Interventions Based on Usage

Interventions Based on Usage. An abstract picture representing a tornado of digitial devices, black and white polaroid

Life in the digital era

For many of us, life is largely experienced through digital technologies. We are living through the ‘Digital era’. A digital detox may appear as a rejection of fundamental tenets of the era we live in, but in reality it is a sound approach to building a healthier relationship with digital technologies.

The frenetic pace of modern life is a major factor influencing our approaches to digital technology use. We seamlessly move between work, family and social life, all of which are to some degree linked by digital technologies. We move our attention between screens and devices with our attention often fragmented. In short, we are busy and tech is weaved into our existence in various ways from the benign to the parasitic. It is hard to find time to reflect, and it is hard to know where to begin.

Reflections & interventions

I was reminded of this frenetic pace in week one of the one month Digital Declutter, juggling two screen-based jobs, making arrangements at distance for a friend’s wedding, attending various online appointments, etc. etc. The first reflection for me was ‘how much of our life fundamentally requires digital engagement?’ It certainly felt like a lot! Although not the purpose of the digital detox, what would not engaging look like? Can we imagine the life of a digital hermit?

Prompted by this and various discussions, I began to think of models for tech abstinence, or tech addiction therapy. How might this work? What are the key factors we need to consider when exploring possible options? Could something like the the table below be useful?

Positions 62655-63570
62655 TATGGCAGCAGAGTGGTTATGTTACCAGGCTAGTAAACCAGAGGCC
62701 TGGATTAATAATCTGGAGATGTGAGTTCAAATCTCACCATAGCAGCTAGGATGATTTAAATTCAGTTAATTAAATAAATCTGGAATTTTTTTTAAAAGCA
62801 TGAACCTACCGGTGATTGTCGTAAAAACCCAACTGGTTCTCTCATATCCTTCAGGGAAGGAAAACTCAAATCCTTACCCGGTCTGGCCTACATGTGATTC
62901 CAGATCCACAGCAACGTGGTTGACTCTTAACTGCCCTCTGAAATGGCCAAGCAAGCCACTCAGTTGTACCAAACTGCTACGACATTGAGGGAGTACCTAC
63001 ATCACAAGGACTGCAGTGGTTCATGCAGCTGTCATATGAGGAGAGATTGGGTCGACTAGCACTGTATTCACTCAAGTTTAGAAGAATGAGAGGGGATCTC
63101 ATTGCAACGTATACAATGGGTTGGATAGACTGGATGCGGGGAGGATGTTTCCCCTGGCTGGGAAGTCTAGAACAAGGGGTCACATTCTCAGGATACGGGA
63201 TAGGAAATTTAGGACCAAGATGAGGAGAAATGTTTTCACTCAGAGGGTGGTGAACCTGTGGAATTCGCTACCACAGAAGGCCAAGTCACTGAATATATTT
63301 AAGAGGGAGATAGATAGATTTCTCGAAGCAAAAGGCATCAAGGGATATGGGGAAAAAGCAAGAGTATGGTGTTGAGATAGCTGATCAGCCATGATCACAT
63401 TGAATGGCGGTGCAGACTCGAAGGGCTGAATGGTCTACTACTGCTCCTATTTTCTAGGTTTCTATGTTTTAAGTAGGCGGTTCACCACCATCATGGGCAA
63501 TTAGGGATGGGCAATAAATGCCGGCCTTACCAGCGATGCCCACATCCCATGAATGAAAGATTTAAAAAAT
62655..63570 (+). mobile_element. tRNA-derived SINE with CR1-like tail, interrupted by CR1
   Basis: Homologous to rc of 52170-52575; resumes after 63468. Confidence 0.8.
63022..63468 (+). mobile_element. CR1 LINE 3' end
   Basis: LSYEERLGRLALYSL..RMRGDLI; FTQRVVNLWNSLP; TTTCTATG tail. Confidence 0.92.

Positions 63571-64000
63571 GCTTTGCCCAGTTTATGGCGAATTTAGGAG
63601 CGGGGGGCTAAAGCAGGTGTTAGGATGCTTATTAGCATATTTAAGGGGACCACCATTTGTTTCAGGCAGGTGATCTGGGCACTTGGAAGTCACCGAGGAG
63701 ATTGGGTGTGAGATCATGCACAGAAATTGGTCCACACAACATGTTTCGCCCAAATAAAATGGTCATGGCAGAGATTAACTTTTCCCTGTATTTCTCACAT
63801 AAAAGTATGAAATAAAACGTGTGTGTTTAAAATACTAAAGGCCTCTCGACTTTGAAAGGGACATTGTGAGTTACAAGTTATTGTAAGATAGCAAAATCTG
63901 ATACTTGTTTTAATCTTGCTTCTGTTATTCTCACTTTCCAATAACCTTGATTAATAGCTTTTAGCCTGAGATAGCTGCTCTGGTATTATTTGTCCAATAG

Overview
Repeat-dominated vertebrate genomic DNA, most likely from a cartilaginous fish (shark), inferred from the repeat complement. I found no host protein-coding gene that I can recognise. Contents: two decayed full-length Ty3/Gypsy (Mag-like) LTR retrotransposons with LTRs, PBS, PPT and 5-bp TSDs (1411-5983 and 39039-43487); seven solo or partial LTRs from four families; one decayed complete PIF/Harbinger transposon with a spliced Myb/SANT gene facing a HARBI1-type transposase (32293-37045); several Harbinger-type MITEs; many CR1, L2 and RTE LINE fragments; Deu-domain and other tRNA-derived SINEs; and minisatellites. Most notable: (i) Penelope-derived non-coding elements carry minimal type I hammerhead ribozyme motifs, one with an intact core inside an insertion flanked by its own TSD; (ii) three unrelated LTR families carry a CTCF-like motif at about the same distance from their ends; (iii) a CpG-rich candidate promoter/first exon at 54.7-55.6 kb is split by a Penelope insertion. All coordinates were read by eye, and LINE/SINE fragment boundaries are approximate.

Interventions Based on Usage. A normal distribution graph showing a bell curve from one end 'balanced use / non-problematic' and the other end 'seriously problematic usage'. Below the bell curve are suggested interventions that are discussed in text

It is challenging to put numbers to it, but my assumption is that patterns of digital technology use, on a large enough population scale, will approximate a normal distribution (bell curve). This means that a few will have a perfectly balanced relationship with digital technology, existing in a stable equilibrium where they use tech and not the other way around. For these lucky few there is probably no need to take action. At the other extreme there will be people for whom digital technology usage has a seriously negative effect on their lives (e.g. health, relationships). Here interventions that are more drastic may be called for. There is a vast literature on addiction-based therapies ranging from Cognitive Behavioural Therapy (CBT) and other talking therapies to abstinence-based approaches.

Pause for reflection

  • Where do you think you are on this scale?
  • Do you think you can last for a week without your phone?
  • What would you miss the most?

Most, including myself, will be somewhere in the middle, perhaps oscillating between periods where we feel we are genuinely being served by the digital tech we use and times where we feel their pull is negatively impacting the quality of our life. Here it makes sense to consider ‘softer’ techniques, from active self-monitoring and mindful usage to a principle informed Digital Detox (the one we embarked on). Even periodic abstinence from digital tech, using therapeutic retreat-based models found in wellness and meditation communities, could be advocated.

Here I think it is useful to consider combining periods of abstinence with an underlying set of principles (or philosophy) and to formulate those efforts as a strategy towards achieving a healthier relationship with tech – whereby we are using technology with intentionality.


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